If you are experiencing numbness, tingling, pain, or weakness in your hands or forearms, you may have carpal tunnel syndrome. You'll want to call your doctor to get a firm diagnosis. Carpal tunnel syndrome is a repetitive strain injury (RSI), where the median nerve that runs through your carpal tunnel—a rigid passage of ligament and bones in your wrist—becomes swollen and compressed by surrounding tissues.
Repetitive activity, like typing on a keyboard for long periods without stretching, can cause this problem. Rest, splints, cortisone injections, and every surgery can fix the problem. However, if you want to avoid surgery, and other conservative methods don't work, you may want to try massage therapy.
How Can Massage Help?
When muscles are overly tense, they can place more pressure on nerves and cause a number of conditions. For instance, a tight piriformis muscle could cause or contribute to sciatica, a disorder where the sciatic nerve in the lower spine is irritated. The muscles in your wrists and arms can become tense from repetitive activity and place pressure on the median nerve. However, massage therapy aims to reduce tension and relax muscles. Massage therapy releases endorphins—the body's natural pain-reducing chemicals. Massage therapy also improves circulation, which can reduce stiffness and muscle inelasticity that could be causing nerve compression.
What Techniques are Used?
Your massage therapist can use a wide variety of massage techniques to treat the area. One technique that works well for carpal tunnel is muscle stripping. Muscle stripping is a type of deep tissue technique where the therapist applies deep pressure strokes away from your arm muscles' insertion points. There are two ends of a muscle: the origin and the insertion point. The muscle origin is the end of the muscle that remains immobile during an action, while the attachment, or insertion point, is the area of the muscle that moves bones during an action. Muscle stripping is beneficial for carpal tunnel since it elongates tense muscles and increases circulation and flexibility in the area.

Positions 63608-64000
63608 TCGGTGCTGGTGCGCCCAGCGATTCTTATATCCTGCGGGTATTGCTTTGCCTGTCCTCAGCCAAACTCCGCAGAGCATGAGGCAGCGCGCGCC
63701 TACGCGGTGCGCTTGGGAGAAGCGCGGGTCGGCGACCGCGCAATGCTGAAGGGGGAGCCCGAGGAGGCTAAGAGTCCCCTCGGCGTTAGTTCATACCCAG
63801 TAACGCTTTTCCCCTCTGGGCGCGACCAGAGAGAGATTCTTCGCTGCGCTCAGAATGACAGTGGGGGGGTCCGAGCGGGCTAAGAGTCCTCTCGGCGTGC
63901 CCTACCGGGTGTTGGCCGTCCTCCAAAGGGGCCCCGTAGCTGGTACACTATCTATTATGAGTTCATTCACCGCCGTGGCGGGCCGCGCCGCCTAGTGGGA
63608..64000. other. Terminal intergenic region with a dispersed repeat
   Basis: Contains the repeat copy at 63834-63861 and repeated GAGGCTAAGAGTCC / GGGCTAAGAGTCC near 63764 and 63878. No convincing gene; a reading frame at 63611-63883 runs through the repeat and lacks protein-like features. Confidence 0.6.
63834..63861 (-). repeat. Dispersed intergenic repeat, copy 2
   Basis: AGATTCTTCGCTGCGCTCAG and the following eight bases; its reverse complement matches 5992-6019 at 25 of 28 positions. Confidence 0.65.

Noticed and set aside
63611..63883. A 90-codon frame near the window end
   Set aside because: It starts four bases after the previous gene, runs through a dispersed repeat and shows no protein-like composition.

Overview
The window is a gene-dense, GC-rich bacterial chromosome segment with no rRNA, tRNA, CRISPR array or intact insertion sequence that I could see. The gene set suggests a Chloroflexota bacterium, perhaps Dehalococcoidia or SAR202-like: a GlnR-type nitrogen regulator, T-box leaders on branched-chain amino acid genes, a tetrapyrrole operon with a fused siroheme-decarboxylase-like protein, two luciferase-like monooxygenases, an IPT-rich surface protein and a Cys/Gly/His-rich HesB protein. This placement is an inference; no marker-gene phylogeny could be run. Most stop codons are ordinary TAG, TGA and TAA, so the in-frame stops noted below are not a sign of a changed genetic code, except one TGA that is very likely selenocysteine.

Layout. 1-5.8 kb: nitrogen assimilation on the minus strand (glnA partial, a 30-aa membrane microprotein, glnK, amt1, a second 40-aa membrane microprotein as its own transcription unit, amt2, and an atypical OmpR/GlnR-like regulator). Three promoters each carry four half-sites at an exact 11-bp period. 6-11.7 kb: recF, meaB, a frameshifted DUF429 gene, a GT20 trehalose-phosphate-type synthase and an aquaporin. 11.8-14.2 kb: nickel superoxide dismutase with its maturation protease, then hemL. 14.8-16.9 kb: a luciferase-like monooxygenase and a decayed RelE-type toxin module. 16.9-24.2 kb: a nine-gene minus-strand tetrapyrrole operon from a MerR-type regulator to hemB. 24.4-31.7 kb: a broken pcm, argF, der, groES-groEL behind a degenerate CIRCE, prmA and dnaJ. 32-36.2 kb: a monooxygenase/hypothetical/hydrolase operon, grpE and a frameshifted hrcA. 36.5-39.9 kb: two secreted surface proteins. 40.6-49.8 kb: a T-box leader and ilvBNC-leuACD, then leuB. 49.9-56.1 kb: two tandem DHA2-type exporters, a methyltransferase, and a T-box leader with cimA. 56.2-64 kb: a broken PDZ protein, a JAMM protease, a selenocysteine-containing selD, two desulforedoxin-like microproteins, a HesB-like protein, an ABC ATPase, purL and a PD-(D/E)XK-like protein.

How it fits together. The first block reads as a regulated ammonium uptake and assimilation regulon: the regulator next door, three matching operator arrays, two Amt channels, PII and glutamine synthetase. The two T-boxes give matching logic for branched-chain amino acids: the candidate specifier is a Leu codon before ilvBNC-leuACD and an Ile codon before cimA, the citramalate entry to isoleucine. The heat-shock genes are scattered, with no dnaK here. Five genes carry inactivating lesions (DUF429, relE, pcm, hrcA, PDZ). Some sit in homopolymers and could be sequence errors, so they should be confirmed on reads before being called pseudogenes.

If you are in too much pain for a deep tissue massage, your therapist may do a gentler technique, like transverse friction massage. The soft tissues that may be irritating your nerves may all run in a similar direction; during a transverse friction massage (or cross-fiber massage), your therapist will massage the fascia from a right angle. Massaging from a different direction than the fascia's natural path can decrease scar tissue and adhesions.
What Does the Research Say About Massage and Carpal Tunnel Syndrome?
One study found that massage and trigger-pint therapy were viable treatment options for carpal tunnel syndrome. Trigger points are hyperirritable, taut bands of tissue that can cause local pain and referred pain. By addressing trigger points, massage therapists were able to reduce neuropathy in patients with carpal tunnel syndrome.
Another study found that after one session of massage therapy, patients were able to improve grip endurance in the forearm and hand. Massage could be beneficial for people whose carpal tunnel is caused by sports or other activities that require lengthy practice.
Lastly, one study found that myofascial release—a type of massage therapy—along with at-home stretches, helped open up the carpal tunnel and reduce pain and numbness.
Reach out to a local massage clinic, like Synapse Massage and Bodywork, for more information.